Virginia Heffernan, who reviewed the memoir in the New York Times Book Review, said that it "promotes visceral responses (of laughter, wincing, retching) on nearly every page" and "contains the kind of scenes that are often called harrowing but which are also plainly funny and rich with child's-eye details of adults who have gone off the rails." Galina Espinoza noted in a People review that many of the characters in Burroughs's life acknowledge the truth of parts of the memoir but deny others. His father declined to comment. His parents were both in their late sixties when the book was published, and his mother was confined to a wheelchair after a stroke in 1989. Turcotte lost his medical license in 1986 and died in 2000.

Lambda Book Report contributor Seth J. Bookey wrote that Running with Scissors "does a beautiful job of reflecting on the bizarre without fetishizing or sentimentalizing it, or being victimized by it. Distance, via time, allows Burroughs to laugh at it all, but underneath all the kitsch (and filth), this memoir perfectly captures how an adult generation abdicated all authority. The only thing more fascinating than Augusten's neglect going unnoticed by anyone who could have helped is that he had the self-determination not to get stuck in the quicksand of his elders." A sequel to the book, Dry, was published in 2003.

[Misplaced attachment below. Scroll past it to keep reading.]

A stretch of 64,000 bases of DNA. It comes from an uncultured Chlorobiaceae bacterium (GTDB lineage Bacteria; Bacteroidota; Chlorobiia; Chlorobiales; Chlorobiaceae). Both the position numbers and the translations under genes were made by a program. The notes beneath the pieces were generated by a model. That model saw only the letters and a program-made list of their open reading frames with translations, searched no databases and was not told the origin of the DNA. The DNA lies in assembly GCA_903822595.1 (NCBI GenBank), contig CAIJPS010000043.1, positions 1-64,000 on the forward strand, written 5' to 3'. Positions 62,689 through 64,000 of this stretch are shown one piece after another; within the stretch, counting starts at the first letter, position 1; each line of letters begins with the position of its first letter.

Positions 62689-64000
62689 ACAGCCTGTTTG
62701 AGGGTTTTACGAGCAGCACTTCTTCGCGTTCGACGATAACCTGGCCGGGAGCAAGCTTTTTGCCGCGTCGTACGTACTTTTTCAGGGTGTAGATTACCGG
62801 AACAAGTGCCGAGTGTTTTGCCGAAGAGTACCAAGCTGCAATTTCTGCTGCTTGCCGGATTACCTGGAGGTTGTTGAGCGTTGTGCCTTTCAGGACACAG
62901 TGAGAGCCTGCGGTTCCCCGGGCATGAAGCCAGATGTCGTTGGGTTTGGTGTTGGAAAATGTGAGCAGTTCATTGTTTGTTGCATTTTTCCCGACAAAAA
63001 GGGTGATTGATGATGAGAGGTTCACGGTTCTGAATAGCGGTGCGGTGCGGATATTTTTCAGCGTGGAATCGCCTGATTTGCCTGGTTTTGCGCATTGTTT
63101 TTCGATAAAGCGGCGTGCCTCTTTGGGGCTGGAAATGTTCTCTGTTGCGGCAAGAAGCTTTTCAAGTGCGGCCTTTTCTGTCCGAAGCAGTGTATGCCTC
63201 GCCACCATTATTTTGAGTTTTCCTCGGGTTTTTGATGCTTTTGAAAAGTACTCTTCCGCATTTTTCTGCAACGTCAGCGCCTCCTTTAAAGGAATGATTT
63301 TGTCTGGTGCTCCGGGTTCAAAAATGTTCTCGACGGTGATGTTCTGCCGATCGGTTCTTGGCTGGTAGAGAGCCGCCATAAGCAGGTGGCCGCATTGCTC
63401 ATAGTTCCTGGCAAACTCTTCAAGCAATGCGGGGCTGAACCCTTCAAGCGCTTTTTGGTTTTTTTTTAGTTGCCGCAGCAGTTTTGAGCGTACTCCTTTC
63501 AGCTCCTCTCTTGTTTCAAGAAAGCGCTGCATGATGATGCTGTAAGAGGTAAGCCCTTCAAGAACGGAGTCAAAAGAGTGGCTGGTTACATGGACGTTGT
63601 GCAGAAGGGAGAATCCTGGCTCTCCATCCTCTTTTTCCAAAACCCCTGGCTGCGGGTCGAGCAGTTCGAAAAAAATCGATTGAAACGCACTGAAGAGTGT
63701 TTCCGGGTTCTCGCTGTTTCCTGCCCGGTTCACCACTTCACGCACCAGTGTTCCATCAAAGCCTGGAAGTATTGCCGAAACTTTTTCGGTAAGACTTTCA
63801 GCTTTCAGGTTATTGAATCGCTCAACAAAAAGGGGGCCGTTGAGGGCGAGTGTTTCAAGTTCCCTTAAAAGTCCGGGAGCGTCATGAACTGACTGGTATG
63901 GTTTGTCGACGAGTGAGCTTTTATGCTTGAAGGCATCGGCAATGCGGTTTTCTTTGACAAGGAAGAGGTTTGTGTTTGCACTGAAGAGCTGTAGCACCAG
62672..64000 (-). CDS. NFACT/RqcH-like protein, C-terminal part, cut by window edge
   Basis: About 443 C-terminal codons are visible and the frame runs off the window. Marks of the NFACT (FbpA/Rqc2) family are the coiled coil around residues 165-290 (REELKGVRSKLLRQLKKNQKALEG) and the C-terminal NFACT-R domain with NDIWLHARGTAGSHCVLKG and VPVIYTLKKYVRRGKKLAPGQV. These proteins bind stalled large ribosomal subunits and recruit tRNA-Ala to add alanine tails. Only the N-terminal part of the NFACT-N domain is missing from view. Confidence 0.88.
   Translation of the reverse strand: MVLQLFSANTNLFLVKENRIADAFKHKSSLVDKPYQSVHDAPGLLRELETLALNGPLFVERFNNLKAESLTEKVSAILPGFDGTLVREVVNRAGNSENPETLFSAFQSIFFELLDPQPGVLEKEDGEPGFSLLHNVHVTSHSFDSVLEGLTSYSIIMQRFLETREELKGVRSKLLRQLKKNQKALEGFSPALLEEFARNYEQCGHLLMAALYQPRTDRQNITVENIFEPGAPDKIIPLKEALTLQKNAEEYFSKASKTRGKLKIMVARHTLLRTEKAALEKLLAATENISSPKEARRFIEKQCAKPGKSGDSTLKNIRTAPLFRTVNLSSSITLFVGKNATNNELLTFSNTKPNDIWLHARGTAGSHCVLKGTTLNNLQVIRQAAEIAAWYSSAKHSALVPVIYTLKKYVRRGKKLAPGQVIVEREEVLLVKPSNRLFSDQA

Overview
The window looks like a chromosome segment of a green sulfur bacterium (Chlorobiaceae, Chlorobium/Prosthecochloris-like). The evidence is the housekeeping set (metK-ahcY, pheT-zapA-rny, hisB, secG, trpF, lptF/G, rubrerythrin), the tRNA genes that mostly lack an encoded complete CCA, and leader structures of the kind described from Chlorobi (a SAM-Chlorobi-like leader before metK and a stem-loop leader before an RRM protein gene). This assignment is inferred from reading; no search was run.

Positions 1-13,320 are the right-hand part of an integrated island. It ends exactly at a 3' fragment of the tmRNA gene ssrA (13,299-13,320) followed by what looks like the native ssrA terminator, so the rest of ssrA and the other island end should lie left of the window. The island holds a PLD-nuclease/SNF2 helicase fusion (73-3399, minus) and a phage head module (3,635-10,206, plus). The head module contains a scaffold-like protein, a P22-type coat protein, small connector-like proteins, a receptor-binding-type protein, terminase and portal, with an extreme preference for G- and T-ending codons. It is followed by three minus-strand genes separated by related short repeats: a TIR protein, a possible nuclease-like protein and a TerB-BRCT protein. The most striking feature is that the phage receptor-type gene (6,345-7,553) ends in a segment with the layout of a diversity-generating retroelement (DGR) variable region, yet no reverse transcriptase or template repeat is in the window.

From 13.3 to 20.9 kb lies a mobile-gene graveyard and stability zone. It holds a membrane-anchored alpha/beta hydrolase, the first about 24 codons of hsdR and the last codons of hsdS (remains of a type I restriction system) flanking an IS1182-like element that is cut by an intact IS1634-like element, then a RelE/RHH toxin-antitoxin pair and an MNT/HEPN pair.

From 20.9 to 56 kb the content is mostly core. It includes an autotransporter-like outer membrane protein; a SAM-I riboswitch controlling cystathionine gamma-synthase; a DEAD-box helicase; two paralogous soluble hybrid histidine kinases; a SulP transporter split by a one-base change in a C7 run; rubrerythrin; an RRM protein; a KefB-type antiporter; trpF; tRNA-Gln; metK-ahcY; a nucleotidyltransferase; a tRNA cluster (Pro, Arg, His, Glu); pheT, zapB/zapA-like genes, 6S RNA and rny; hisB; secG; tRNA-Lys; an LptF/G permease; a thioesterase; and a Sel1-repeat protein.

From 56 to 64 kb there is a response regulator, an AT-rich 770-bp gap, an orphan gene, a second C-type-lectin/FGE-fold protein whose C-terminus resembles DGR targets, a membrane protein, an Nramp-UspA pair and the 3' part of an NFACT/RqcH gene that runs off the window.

Burroughs, Augusten, Running with Scissors: A Memoir, St. Martin's Press (New York, NY), 2002.


Booklist, August, 2000, James Klise, review of Sellevision, p. 2109.

Entertainment Weekly, June 28, 2002, Karen Valby, review of Running with Scissors: A Memoir, p. 136.